Parent’s Guide to Managing Fever in Children

Share this:
childern-in-fever

Fevers are extremely common in children. Fevers can happen when the child’s immune system is fighting off infections such as cold, cough, and ear infection. At the first sign of attack, the body’s defenses launch infection-fighting chemicals into the blood. It is important to remember fever is a symptom, much like a cough, runny nose, or a sore throat. How high the temperature reaches is not always the best indication of whether your child needs to be treated and/or evaluated. Instead, it is important to note how your child behaves and appears.

Ways to check for a fever

Babies and children often develop fever, meaning that their body temperature is higher than normal. It is not accurate to measure a child’s temperature just by feeling the skin with your hands. It is best measured by using a thermometer which can tell you if your child has a fever and how high the temperature is. The temperature can vary according to the part of the body where it is measured, so always take the temperature at the same place.

Oral – The thermometer is inserted under the tongue, the mouth is closed and a reading is taken.

Rectal – The thermometer is gently inserted into the rectum (child’s bottom) and a reading is taken. This is the most reliable way to check for fever.

Armpit – The thermometer is placed under the armpit and the arm is held against the side of the body. The safest way to take a temperature is in the center of the armpit or axilla, with a digital thermometer. It’s important to insert the thermometer vertically to get a precise reading. This is an easy way to take an infant or a child’s temperature.

Ear – A digital thermometer is inserted into the ear and a reading is taken.

What type of thermometer should you use?

If your child is younger than 3 years old, a rectal thermometer gives the most accurate reading. You can use an oral thermometer for older children.

Causes of fever in children

  • Viral infections (cold, flu, etc.)
  • Bacterial infections (Pneumonia, ear infection, strep throat, etc.)
  • Medications
  • Allergies
  • Inflammatory diseases
  • Inflammatory bowel diseases

Observe the child

A child with a fever will often appear ill. He/ She may:

  • look flushed or pale
  • feel hot or cool to the touch
  • be fussy or groggy
  • have “goosebumps,” shivers or tremors
  • sweat and/or
  • be thirsty

If your child’s temperature is over 37.5°C when measured orally or 38°C when taken rectally, then they are considered to have a fever. Depending on the age of your child and how high the temperature, you may want to allow nature to take its course. Several factors, including easing your child’s discomfort, will determine your next steps.

Other points to remember:

  • Dress your child lightly. Excess clothing will trap body heat and prevent the temperature from going down. You should avoid heavy blankets, a light sheet is ideal.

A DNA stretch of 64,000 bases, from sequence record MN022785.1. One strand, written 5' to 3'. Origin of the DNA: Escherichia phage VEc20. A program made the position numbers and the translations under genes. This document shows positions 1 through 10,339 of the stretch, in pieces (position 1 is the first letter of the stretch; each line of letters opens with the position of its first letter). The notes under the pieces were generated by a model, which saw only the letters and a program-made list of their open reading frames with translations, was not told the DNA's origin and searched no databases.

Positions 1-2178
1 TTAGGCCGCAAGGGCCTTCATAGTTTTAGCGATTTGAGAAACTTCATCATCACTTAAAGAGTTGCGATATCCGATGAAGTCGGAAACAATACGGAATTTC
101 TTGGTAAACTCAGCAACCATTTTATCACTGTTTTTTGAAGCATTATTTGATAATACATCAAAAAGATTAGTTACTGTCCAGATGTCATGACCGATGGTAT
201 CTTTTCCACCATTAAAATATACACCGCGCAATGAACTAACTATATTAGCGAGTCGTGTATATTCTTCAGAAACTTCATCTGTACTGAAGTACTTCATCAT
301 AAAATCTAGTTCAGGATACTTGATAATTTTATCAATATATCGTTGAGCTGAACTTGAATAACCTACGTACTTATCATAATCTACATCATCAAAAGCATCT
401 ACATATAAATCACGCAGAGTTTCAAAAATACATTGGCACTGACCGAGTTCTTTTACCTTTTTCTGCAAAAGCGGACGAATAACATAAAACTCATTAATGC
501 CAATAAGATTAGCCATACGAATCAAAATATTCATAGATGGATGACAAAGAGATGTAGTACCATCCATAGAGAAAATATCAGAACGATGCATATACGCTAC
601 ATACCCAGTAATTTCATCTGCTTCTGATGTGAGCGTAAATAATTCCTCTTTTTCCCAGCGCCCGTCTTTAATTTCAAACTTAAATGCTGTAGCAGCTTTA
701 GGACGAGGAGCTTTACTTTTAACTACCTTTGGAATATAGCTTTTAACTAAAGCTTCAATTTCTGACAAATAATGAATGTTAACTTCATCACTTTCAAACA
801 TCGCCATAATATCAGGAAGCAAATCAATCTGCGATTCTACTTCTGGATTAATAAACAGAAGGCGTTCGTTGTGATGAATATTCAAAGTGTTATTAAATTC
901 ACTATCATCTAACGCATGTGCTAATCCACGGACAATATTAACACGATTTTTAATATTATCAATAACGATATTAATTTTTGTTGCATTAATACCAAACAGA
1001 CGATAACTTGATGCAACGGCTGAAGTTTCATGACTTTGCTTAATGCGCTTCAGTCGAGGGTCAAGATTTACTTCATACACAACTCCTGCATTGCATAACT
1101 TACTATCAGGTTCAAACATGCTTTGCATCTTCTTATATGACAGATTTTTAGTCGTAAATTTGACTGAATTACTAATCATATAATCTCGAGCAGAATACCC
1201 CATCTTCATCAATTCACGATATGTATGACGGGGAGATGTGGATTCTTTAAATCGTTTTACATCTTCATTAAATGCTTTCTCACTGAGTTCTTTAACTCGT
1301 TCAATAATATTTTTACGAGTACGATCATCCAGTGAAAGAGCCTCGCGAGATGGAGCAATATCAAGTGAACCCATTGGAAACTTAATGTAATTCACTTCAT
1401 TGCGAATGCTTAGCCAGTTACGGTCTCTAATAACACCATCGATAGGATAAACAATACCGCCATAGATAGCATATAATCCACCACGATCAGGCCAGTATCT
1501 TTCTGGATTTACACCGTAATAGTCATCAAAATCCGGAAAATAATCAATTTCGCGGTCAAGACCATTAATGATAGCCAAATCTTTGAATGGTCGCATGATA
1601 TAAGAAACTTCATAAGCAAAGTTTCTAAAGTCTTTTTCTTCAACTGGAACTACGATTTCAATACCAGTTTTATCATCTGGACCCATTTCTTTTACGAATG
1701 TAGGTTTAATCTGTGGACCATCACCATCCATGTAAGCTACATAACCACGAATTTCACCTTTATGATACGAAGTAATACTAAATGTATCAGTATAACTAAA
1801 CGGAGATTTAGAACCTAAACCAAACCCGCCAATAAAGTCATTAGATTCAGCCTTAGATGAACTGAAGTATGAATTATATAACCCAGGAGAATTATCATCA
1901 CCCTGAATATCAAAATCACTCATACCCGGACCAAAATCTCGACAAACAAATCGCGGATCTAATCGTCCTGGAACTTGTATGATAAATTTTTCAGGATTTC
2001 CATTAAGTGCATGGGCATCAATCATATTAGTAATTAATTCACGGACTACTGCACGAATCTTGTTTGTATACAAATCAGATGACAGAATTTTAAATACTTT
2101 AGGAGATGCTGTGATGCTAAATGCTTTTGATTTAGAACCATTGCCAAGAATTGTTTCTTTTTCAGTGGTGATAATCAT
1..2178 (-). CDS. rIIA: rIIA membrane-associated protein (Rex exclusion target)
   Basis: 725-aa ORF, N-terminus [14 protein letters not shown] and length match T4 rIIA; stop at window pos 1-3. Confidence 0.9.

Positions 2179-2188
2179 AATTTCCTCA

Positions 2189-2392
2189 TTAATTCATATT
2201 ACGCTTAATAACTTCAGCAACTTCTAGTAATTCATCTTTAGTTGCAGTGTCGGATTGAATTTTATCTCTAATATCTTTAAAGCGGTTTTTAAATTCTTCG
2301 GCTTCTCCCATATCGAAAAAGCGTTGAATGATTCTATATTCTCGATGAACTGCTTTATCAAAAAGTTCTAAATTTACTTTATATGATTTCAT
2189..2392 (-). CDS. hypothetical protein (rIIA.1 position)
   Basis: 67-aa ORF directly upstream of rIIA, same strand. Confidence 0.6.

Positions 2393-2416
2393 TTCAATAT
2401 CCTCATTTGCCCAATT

• Encourage your child to drink plenty of fluids.
  • Give your child a lukewarm bath. Make sure the water doesn’t get cold. Do not allow your child to shiver from cold water, as this can raise his/her body temperature.
  • Give them fever medicine. You can give your little one ibuprofen or acetaminophen based on the dosage recommendations for their age. You can also contact your doctor if you are unsure about the recommended dosage. Never give them aspirin.

If my child does have a fever, should I call the doctor?

If your child has a fever and is 3 months of age or younger, call the doctor just to be safe. It is a good idea to see the pediatrician if your child has a prolonged fever or frequent fevers. Your child’s fever is probably not concerning if he/ she is eating and drinking well, alert and happy, playing, etc. Even if your child is not eating well, as long as they are eating something, taking in fluids, and urinating, chances are a trip to the emergency room isn’t necessary. But immediate medical attention is necessary for certain situations. Call for immediate medical assistance if the child

  • cannot be awakened
  • has severe breathing issues
  • seems confused
  • cannot walk or is struggles to move
  • has blue lips, tongue, or nails
  • has a very bad headache
  • has seizures

All of this aside, a parent’s gut-check isn’t something to be ignored. There are no hard rules.  Keep the above in mind when deciding on the next steps, but always seek the advice of a doctor if you’re just not sure what to do. You can expect the kid’s temperature or symptoms to get better with the tips mentioned above. If the fever doesn’t subside or if your child has other symptoms like vomiting, consult a doctor immediately. You can also talk to a pediatrician for other tips on easing fever symptoms.

Watch the video below by our expert pediatrician on fever in children. Click here to know more about the best pediatric hospital in Chennai, Prashanth Hospitals.